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    Moles

    Moles are usual and normal skin changes.

    They often look like small dark brown spots. They are formed by the association of clusters of pigment cells. Moles usually appear in childhood and adolescence. Most people have 10 to 45 moles, almost all of which appear before the age of 40. They can occur on all parts of the body, neck, arms, legs, torso and head. Some moles may fade and disappear over a lifetime. The number of moles  are  influenced by genetic predispositions and the frequency of exposure to UV rays.

    Typically, a mole is a brown spot on the skin. However, they can be of different colors, shapes, sizes and textures. The characteristics of the mole can change during life.

    Most of the moles are harmless. Rarely, they become cancerous lesions.

    Monitoring of moles and other pigment changes is an important step in detecting skin cancer, especially malignant melanoma.

    Mirabiliss Polyclinic - Nis - Moles 02

    The removal of moles, especially those which have undergone changes, is recommended. Moles are removed for medical, aesthetic and practical reasons.

    All reasons are justified provided that the intervention is carried out correctly.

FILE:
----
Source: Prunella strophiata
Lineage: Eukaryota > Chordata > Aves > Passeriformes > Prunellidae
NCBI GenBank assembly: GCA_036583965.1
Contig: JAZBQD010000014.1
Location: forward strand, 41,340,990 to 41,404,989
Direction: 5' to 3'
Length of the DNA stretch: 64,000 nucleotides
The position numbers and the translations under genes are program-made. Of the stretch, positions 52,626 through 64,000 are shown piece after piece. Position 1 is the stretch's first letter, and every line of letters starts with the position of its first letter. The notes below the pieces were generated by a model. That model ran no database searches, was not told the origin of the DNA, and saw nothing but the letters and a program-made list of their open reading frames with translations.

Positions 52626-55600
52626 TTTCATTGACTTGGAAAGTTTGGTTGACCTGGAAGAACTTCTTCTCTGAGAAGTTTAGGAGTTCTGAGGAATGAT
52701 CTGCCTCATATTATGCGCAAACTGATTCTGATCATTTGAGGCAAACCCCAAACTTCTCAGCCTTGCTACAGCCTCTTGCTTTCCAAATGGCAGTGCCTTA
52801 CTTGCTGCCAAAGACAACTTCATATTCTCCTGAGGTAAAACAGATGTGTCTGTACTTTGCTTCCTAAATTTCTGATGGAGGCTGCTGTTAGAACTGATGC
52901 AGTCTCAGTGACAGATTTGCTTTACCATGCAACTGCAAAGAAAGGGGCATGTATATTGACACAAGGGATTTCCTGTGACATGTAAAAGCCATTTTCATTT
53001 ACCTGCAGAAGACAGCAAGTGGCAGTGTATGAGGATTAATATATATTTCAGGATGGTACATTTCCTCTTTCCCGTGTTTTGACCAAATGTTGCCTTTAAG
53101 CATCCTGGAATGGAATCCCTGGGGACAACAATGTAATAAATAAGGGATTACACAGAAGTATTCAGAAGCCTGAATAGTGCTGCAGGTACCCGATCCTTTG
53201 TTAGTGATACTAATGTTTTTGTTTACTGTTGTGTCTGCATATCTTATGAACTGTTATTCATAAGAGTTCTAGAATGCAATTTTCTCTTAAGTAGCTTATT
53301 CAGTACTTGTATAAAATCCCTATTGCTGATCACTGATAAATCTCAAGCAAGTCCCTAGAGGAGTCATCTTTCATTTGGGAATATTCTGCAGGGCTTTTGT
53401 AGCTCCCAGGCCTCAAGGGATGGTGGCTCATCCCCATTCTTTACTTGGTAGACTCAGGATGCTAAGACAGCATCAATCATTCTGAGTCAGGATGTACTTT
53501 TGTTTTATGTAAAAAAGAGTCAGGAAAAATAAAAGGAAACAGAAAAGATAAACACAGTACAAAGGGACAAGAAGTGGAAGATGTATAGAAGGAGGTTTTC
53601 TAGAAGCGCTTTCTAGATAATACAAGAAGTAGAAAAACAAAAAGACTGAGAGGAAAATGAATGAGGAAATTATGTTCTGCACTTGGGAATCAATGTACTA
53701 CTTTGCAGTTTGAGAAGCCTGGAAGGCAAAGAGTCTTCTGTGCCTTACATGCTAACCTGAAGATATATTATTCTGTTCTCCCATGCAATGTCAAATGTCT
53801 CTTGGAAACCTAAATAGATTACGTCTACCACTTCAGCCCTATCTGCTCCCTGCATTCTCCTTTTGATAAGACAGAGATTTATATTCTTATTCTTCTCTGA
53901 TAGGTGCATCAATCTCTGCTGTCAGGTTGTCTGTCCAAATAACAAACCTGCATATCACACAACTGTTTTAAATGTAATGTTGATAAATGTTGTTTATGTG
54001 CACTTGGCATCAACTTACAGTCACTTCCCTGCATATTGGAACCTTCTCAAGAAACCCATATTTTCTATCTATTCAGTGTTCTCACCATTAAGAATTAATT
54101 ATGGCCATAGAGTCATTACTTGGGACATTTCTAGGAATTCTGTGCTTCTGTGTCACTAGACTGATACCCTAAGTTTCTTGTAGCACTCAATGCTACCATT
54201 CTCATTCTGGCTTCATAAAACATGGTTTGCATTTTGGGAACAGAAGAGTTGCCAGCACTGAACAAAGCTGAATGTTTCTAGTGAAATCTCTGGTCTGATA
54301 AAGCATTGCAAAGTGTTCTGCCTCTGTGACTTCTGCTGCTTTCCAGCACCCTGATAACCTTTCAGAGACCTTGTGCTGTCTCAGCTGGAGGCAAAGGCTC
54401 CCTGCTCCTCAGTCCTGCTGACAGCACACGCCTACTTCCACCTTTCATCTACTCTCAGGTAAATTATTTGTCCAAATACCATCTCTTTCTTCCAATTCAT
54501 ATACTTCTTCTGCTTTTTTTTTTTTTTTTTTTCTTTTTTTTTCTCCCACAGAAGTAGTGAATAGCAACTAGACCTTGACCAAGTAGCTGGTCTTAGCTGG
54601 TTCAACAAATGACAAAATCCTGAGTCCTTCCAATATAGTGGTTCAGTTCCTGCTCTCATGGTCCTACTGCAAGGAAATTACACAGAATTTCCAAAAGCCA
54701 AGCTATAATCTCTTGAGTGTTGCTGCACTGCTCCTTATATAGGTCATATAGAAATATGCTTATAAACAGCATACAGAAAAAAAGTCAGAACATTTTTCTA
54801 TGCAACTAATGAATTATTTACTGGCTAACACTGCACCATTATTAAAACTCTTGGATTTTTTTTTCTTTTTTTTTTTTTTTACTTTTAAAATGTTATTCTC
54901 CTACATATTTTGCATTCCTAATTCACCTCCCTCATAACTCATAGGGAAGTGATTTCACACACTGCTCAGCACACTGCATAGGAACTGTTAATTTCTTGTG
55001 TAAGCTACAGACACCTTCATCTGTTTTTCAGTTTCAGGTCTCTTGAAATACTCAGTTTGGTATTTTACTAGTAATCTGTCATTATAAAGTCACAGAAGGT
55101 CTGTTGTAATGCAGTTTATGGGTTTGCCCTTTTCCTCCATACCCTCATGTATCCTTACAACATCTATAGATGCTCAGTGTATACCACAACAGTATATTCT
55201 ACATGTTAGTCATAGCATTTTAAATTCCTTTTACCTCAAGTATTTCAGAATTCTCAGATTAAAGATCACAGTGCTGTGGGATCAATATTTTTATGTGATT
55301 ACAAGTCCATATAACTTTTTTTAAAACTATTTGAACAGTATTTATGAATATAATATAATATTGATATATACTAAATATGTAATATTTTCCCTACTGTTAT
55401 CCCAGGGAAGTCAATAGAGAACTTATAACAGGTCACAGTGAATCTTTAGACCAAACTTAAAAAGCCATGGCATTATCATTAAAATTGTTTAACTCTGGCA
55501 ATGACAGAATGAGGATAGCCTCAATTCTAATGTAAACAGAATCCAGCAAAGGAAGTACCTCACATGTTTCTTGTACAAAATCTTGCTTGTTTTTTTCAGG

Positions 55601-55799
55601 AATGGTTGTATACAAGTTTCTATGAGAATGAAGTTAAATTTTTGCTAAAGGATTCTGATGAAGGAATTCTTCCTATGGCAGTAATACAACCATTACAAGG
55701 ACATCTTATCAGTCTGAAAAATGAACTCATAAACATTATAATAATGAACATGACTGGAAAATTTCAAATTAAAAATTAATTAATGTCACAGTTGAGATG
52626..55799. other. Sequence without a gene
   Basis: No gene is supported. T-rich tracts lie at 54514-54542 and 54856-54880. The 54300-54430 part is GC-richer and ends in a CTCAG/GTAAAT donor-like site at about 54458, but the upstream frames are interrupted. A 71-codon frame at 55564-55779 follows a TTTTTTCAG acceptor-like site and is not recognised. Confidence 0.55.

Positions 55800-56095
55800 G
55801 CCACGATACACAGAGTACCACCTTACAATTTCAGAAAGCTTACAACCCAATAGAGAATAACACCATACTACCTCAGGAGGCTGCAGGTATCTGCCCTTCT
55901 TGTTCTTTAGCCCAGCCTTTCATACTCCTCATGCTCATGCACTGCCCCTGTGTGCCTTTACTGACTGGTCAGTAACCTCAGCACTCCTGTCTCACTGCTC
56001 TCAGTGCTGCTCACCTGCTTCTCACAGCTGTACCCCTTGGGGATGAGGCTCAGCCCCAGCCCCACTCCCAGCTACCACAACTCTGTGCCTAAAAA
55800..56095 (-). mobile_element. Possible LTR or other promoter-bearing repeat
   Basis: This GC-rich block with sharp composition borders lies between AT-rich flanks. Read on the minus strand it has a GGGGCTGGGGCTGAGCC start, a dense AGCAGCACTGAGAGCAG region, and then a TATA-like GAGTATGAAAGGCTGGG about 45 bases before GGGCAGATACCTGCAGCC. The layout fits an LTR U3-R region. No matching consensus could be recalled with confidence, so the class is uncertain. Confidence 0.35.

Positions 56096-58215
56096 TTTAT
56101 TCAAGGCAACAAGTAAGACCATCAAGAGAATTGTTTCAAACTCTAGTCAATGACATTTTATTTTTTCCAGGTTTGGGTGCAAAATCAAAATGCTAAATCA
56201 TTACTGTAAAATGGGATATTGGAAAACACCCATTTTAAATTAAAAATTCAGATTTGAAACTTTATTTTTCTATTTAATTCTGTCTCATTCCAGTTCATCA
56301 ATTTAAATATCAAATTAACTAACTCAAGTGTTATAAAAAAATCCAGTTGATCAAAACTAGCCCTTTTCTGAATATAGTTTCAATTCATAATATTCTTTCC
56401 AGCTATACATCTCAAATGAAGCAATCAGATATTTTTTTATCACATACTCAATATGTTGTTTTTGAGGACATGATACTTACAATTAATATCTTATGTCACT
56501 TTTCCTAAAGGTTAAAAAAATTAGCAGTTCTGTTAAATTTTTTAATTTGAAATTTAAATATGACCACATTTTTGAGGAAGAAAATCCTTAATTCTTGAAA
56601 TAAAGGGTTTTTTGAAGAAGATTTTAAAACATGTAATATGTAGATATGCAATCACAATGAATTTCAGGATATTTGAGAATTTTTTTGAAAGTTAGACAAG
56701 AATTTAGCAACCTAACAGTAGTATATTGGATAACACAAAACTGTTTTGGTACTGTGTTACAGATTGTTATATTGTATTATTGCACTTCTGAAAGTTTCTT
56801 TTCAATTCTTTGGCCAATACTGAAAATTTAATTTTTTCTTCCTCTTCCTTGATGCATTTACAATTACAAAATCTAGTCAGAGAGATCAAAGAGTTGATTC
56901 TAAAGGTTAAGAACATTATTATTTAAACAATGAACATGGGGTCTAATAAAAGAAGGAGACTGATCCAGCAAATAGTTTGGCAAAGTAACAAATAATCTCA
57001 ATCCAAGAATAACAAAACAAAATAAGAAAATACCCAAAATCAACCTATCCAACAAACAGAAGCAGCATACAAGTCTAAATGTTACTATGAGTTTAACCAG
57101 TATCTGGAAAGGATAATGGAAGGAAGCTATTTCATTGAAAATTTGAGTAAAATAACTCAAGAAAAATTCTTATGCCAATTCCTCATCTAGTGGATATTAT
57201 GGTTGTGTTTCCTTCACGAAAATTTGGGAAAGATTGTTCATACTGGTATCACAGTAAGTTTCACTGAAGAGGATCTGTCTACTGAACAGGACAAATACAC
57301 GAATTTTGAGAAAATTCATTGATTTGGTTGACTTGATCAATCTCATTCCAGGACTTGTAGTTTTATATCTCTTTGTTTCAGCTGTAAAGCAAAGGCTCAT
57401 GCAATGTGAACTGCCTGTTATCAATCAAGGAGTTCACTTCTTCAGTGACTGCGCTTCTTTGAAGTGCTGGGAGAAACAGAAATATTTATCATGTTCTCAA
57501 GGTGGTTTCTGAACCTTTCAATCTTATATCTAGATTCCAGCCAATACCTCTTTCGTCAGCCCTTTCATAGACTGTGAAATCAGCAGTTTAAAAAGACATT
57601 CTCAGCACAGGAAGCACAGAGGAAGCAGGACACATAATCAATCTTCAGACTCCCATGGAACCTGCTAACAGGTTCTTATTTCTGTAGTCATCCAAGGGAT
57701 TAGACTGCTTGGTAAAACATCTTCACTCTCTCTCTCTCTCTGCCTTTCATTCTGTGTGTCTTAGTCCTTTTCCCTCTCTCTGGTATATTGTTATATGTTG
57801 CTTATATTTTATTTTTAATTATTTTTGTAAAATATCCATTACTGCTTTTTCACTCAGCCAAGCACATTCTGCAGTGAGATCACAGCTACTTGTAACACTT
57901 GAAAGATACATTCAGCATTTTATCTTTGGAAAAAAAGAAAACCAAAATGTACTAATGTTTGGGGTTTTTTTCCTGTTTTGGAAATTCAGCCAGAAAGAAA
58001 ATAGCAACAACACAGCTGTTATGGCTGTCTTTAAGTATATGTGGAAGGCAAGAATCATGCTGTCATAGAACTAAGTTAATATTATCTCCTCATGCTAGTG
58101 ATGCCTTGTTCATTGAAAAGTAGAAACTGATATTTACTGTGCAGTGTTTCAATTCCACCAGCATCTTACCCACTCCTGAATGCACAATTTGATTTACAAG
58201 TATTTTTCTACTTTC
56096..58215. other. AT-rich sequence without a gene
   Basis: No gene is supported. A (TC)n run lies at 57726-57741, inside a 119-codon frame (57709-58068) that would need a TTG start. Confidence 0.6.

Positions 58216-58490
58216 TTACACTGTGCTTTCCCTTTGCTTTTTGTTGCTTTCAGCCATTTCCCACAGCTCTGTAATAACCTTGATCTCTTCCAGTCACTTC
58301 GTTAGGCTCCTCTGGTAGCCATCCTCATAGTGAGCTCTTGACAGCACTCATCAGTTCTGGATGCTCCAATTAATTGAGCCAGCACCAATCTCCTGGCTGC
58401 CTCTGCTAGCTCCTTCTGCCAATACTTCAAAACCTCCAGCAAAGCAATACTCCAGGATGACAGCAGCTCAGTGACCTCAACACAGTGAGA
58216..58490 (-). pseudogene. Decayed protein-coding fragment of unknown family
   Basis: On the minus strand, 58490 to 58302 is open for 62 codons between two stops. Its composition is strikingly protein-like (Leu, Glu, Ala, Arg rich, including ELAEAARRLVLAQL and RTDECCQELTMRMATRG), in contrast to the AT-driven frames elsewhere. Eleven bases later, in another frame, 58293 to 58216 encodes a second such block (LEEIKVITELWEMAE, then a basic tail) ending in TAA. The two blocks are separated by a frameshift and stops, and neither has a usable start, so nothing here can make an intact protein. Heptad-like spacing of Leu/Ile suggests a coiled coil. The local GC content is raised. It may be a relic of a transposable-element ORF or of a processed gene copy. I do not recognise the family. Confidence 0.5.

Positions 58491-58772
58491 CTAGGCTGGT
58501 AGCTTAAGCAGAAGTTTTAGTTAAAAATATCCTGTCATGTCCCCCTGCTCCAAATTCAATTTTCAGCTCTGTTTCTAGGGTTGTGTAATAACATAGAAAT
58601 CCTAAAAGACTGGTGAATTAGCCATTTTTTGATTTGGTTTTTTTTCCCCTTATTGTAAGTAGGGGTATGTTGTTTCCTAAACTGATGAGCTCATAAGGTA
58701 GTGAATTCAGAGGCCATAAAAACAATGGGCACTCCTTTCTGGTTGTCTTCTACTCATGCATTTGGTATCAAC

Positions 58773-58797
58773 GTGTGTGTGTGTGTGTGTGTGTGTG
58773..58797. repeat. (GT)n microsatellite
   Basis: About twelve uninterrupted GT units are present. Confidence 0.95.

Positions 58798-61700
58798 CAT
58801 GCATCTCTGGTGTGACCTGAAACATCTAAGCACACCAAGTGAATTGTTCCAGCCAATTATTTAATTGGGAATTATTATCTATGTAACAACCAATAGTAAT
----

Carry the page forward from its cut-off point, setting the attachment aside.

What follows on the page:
Removal of moles is recommended when they are in places that are exposed to irritation, if they have changed shape and color, if they are injured, if they have jagged edges and colorful pigmentation, if they bleed, hurt or itch.

    At the Mirabiliss Polyclinic, moles are surgically removed using local anesthesia. The intervention is painless and comfortable for the patient. After removing the moles, the sample is sent for histopathological examination in order to ensure the health safety of the patient and determine the correct diagnosis.

    It is recommended that moles be examined by a plastic surgeon or dermatologist once a year. Thus, one can intervene in time if a malignant change occurs.